Derivatization agents for electrochemical detection in amino acid, peptide and protein separations: The hidden electrochemistry?

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  • Published: Aug 21, 2017
  • Author: Tania Sierra, Agustin G. Crevillen, Alberto Escarpa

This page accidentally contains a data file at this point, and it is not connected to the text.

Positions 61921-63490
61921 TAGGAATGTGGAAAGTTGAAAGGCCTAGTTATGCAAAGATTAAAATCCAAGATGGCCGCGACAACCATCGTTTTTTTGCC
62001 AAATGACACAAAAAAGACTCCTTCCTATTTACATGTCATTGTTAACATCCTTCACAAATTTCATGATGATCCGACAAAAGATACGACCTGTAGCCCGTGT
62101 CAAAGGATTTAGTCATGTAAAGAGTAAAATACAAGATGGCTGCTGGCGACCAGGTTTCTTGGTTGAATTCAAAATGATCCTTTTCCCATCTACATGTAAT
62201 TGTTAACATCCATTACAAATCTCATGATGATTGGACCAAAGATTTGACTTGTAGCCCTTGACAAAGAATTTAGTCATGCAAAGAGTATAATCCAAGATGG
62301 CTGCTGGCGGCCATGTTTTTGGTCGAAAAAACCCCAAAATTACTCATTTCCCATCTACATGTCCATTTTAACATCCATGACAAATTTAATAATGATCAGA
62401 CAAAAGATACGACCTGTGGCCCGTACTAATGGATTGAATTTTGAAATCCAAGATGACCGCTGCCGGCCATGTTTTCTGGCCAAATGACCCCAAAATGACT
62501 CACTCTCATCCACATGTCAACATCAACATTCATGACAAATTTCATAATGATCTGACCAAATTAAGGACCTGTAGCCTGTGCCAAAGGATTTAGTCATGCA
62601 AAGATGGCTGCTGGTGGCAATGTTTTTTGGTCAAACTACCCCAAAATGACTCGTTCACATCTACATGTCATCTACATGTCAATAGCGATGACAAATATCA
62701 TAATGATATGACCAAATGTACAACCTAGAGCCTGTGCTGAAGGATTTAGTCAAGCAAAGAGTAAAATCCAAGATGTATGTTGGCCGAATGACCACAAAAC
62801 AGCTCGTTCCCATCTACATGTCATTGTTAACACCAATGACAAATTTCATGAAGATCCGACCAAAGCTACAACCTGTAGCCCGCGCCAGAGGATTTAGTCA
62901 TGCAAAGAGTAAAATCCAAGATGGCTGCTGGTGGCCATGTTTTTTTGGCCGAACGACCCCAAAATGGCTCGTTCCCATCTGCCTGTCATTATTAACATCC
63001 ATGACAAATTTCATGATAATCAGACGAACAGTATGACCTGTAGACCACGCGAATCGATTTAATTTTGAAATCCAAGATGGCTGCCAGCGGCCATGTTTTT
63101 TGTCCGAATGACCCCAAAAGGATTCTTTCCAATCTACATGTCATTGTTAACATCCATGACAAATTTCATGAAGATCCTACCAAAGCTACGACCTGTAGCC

In proteomics and clinical analysis, LIF and MS are the most used detectors coupled to separation techniques. MS offers good sensitivity and analyte identification ability but, as counterbalance, it is expensive and it needed background electrolytes compatible with mass spectrometers. LIF detection offers the highest sensitivity but, in general, proteins, peptides and amino acids are not fluorescents so it is necessary the use of fluorescence tags. This fact hindered the potential sensitivity of LIF detection due to the difficulty of labeling analytes at extremely low concentrations. In the context of micro‐ and nanofluidics, electrochemical detection (ED) is an excellent alternative to LIF and MS because it offers several advantages such as easy miniaturization, simpler methods, lower cost and high sensitivity in spite of decreasing the electrode size and sample volume. Among ED techniques, amperometric detection (AD and PAD) are the most used. The problem is that the sensitivity is not enough for the majority of proteomics and clinical applications. To overcome this handicap, electrochemical derivatization reagents have been employed with excellent results allowing limits of detection in nanomolar range. This review surveys all papers related to electrochemical derivatization reagents employed for amino acids, peptides and proteins in separation techniques. Additionally, we highlight the possibilities of this electrochemical tags in the context of micro‐ and nano‐ separation techniques and showed potential electrochemical tags which could be employed in the near future for proteomics applications.

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